Lightning Learning: Intestinal Ischaemia

Lightning Learning: Intestinal Ischaemia

Intestinal ischaemia presents as poorly localised abdominal pain and is the result of decreased blood flow to the GI tract.
— advice is based on local guidelines & procedures

What?

Intestinal ischaemia results from decreased blood flow to the GI tract.

Acute mesenteric ischaemia covers a number of presentations: all of which feature reduced blood flow to the intestines, bacterial translocation and an inflammatory response.

Chronic mesenteric ischaemia usually involves all major mesenteric arteries. Colonic ischaemia (most common) arises from blood vessels supplying the colon being affected. Acute intestinal ischaemia has a similar incidence in both men and women. It predominantly affects people over the age of 60 who are at risk of thrombosis (e.g. atrial fibrillation or vasculopaths).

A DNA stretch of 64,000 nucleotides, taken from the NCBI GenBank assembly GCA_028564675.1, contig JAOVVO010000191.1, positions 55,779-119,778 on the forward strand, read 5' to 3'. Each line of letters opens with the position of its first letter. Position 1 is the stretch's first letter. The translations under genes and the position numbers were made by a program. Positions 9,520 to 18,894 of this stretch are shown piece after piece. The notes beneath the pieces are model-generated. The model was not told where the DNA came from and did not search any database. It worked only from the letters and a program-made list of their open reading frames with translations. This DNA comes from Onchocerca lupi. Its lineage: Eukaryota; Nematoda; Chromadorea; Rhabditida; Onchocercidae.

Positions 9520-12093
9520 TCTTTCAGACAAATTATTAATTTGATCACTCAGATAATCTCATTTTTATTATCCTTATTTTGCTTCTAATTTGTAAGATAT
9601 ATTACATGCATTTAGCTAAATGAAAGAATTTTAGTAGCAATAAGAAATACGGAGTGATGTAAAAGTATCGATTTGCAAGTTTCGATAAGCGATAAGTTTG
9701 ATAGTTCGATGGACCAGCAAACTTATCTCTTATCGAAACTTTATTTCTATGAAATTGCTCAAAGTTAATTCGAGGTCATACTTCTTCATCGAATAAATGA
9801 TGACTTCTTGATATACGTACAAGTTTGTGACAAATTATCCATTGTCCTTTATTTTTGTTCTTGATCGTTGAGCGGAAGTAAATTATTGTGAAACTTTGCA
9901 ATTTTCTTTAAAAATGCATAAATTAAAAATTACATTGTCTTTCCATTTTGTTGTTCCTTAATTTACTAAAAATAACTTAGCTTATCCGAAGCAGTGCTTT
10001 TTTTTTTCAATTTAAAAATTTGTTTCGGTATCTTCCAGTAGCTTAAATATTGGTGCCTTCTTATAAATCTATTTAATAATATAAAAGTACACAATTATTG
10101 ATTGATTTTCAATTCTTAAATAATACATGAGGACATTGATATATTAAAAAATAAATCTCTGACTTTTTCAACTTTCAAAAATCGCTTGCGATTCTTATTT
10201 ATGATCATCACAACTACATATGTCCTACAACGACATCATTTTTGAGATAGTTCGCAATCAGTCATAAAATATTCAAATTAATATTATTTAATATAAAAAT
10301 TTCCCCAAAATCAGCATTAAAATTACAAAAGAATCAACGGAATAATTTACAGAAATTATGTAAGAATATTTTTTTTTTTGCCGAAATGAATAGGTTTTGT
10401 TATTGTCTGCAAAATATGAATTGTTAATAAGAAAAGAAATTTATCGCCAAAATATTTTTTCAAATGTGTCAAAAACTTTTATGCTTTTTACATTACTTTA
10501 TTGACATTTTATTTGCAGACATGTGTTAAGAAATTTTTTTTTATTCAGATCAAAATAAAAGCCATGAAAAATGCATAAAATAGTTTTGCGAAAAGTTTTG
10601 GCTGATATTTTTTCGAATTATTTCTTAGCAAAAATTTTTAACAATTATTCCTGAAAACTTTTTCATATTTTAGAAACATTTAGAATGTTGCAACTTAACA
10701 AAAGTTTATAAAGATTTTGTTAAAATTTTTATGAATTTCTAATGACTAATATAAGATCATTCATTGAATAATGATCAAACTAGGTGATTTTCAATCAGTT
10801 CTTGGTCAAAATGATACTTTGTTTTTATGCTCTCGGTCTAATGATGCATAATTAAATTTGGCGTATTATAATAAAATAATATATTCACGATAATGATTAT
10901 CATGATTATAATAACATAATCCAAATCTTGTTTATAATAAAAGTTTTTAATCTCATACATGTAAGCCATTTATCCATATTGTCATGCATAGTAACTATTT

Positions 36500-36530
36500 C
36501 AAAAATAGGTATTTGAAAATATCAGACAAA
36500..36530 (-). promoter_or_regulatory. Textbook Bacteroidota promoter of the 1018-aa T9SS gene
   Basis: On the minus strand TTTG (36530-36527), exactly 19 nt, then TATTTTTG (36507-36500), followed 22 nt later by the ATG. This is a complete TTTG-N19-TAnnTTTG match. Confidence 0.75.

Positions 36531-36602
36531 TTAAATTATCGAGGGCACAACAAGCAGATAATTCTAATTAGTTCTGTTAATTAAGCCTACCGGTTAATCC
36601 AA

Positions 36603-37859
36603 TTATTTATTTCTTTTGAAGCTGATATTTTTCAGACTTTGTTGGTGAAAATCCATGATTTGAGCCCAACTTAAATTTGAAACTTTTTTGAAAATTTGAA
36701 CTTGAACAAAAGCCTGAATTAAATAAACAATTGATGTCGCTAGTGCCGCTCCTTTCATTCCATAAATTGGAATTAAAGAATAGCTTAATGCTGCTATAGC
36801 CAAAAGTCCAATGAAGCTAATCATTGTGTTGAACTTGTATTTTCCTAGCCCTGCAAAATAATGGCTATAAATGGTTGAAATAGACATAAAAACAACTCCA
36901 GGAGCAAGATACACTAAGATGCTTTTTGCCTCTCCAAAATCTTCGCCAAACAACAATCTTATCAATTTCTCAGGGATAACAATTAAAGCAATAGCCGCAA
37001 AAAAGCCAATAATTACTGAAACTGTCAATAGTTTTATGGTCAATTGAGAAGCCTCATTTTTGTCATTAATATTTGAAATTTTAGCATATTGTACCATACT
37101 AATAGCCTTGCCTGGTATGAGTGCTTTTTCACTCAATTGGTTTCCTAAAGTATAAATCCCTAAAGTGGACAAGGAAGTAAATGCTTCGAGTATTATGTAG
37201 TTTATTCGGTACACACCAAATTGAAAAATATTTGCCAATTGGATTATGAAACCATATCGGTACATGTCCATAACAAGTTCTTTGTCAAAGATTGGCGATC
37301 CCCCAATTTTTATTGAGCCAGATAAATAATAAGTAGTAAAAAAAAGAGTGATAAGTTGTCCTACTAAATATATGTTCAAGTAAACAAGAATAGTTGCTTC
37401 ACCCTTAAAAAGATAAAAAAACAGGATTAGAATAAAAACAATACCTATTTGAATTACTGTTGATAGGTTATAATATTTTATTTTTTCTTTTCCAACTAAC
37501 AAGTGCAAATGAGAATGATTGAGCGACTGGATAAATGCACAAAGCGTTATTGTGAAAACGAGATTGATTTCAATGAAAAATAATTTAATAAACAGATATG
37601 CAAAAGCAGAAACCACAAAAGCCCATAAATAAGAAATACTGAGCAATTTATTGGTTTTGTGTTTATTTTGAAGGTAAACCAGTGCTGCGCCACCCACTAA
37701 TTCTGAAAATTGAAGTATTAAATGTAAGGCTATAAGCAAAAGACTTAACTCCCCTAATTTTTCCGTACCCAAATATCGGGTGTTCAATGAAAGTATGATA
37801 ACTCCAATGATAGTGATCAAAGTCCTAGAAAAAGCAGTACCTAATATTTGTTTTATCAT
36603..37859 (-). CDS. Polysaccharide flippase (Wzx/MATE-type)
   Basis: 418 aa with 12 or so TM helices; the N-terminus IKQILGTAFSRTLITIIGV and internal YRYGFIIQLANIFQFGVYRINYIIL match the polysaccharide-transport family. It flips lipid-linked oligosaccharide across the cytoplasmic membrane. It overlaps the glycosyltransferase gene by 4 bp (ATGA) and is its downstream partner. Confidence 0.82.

Young people who use substances like cocaine are also at risk as well as those with sickle cell disease.

Why?

Intestinal ischaemia presents as poorly localised abdominal pain. It can be colicky in nature or constant. The pain is usually out of proportion to the clinical findings. Peritonism is a late stage finding and may be absent when first seen.

Chronic ischaemia is typically associated with weight loss and postprandial pain as well as a fear of eating. Left iliac fossa pain is often found in patients with colonic ischaemia.

Management of these patients is analgesia, IV fluids and making the patient Nil By Mouth. Urgent surgical opinion should be sought.

Investigations are abdominal pain bloods set as well as lactate. Angiography has been superseded by a contrast CT of the abdomen and pelvis.

Further Reading

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Lightning Learning: Hirschsprung's Disease

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